If you've ever seen political thrillers, you'll be quick to believe that politics is a dirty game. In the fictional world, politicians are often corrupt individuals driven by greed and personal gain, taking bribes and exchanging favors for the support of lobbyists and other important influencers. But that isn't the case in the real world, is it? For the most part, it isn't, but there are cases where money, power, and political support override the greater good of all. This article looks at pork barrel politics and some of the key examples of this practice in the United States.
- Pork barrel politics benefits just one group of people even though it's almost always funded by the larger community.
- The practice relates to crony capitalism where the relationships between businessmen and the government are what determine success.
- Pork barrel projects peaked in 2006 with about 14,000 projects receiving about $30 billion between 1991 and 2014.
- Alaska's proposed Gravina Island bridge and Boston's Big Dig are examples of pork barrel spending.
What Is Pork Barrel Politics?
Pork barrel politics has been present in the United States' legislative and, to a lesser degree, executive branches since the 1800s. Generally used in a derogatory manner, the term refers to the practice of politicians trading favors with constituents or special interest groups in exchange for political support. This can come in the form of votes or campaign contributions. Pork barrel politics—also known as patronage—primarily or exclusively benefits just one group of people even though it's almost always funded by the larger community.
Saying No to Pork Barrel Politics
Examples of wasteful government spending are found each year in the budgets proposed by Congress. Between 1991 and 2014, pork barrel projects and the amount of money distributed this way spending peaked in 2006 with about 14,000 projects receiving about $30 billion. It got to the point where people started taking notice, leading Congress to take action.
In 2010, Congress put a moratorium on the practice of earmarking—putting money aside for a certain purpose—which placed legislative add-ons on appropriations bills to funnel money to special projects in a lawmaker's state. Earmarks were a common practice used by legislators when attempting to pass a broad bill.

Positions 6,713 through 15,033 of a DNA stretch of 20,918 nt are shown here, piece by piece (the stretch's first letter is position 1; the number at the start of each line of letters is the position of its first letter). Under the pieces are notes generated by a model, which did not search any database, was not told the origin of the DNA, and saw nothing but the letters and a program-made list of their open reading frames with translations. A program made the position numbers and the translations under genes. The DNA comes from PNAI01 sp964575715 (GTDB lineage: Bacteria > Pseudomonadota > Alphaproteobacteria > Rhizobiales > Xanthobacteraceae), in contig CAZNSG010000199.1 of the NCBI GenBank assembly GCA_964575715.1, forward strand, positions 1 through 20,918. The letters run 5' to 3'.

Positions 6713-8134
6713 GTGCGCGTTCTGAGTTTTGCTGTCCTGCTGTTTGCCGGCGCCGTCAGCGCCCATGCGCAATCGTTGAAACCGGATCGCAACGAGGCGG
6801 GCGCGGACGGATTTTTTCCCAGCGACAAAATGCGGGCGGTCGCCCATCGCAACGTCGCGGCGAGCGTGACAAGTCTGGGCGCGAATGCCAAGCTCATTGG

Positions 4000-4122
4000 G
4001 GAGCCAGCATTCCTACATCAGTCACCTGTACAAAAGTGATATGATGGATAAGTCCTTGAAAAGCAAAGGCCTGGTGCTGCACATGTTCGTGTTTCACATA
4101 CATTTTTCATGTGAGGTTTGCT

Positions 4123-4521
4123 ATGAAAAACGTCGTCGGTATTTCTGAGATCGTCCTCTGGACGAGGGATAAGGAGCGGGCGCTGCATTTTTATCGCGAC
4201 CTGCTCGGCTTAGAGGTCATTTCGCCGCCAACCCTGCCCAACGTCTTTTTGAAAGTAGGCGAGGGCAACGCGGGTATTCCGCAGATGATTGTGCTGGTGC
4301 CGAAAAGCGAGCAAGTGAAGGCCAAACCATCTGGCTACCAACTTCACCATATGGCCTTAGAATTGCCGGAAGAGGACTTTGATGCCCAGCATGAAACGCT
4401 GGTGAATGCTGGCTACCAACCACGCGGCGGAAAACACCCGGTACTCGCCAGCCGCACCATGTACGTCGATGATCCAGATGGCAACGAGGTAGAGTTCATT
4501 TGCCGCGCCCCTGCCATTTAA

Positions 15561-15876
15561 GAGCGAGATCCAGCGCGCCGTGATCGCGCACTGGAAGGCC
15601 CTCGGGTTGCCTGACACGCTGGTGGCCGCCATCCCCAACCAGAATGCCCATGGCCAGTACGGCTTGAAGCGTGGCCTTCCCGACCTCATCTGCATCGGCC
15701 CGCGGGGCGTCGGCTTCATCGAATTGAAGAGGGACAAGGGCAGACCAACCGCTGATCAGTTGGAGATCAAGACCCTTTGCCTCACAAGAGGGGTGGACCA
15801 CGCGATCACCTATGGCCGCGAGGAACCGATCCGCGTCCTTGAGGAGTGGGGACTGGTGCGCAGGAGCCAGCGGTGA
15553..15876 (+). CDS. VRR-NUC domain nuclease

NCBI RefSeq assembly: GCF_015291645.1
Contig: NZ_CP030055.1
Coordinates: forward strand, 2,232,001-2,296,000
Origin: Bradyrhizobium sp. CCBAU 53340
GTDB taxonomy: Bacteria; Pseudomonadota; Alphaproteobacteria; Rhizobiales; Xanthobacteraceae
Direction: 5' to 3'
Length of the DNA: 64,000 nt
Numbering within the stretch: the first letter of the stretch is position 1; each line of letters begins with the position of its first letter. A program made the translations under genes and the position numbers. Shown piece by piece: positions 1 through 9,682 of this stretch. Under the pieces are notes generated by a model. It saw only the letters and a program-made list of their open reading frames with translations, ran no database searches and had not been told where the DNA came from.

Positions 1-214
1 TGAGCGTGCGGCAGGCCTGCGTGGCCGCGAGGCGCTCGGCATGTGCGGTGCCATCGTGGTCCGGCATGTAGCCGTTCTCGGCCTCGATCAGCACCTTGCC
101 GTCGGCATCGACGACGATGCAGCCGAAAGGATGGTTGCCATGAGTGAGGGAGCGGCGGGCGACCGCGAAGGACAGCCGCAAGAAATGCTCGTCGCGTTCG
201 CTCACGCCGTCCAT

Congress put a moratorium on the practice of earmarking—putting money aside for a certain purpose—in 2010.
Instances of Pork Barrel Politics
Pork barrel spending and the intersection of money and politics extend back more than a century in U.S. politics. Abraham Lincoln, for example, traded Civil War contracts to northern businessmen in exchange for patronage jobs and campaign support. On a more local level, the early 20th century New York government was dominated by Tammany Hall, a political organization that frequently bartered government contracts for political power.
The Bridge to Nowhere
The American public turned against earmarking money through pork barrel politics toward the end of 2005. This was in response to a large federal highway transportation bill that included concessions for the state of Alaska. Congress initially approved more than $230 million for the infamous bridge to nowhere. The proposal was for the construction of a bridge that would connect the town of Ketchikan, Alaska, to the airport on Gravina Island. The former had a population of less than 9,000, while the later only had 50 residents.
The project was going to be funded by federal taxpayers, with only a few Alaskans reaping the benefit. After public outcry, the funds were rerouted and the project was scrapped.
Boston's Big Dig
Another example is the Big Dig project in Boston, a 3.5-mile section of highway that was relocated underground. It was one of the most expensive highway projects in the country, not to mention one of the most complicated because of delays, deaths, and flaws.
Federal funds were directed to the local project by then-Speaker of the House Tip O'Neill. Initiated in 1982, the project was finally completed in 2007. The entire project cost nearly $15 billion—a cost significantly higher than the original budget of almost $3 billion.
Other Notable Examples
In 2011, the city of Bozeman, Montana, awarded Montana State University with more than $740,000 to research the use of sheep grazing as a means of weed control. It came in the form of a three-year grant announced by U.S. Agriculture Deputy Secretary Kathleen Merrigan.
Historically, the Department of Defense (DoD) Appropriations Act contains the most pork. In the 2014 fiscal year budget, more than $90 million was allocated for tank upgrades that the U.S. Army did not even want. The award was apparently made because the supplier of the tanks had operations across several congressional districts.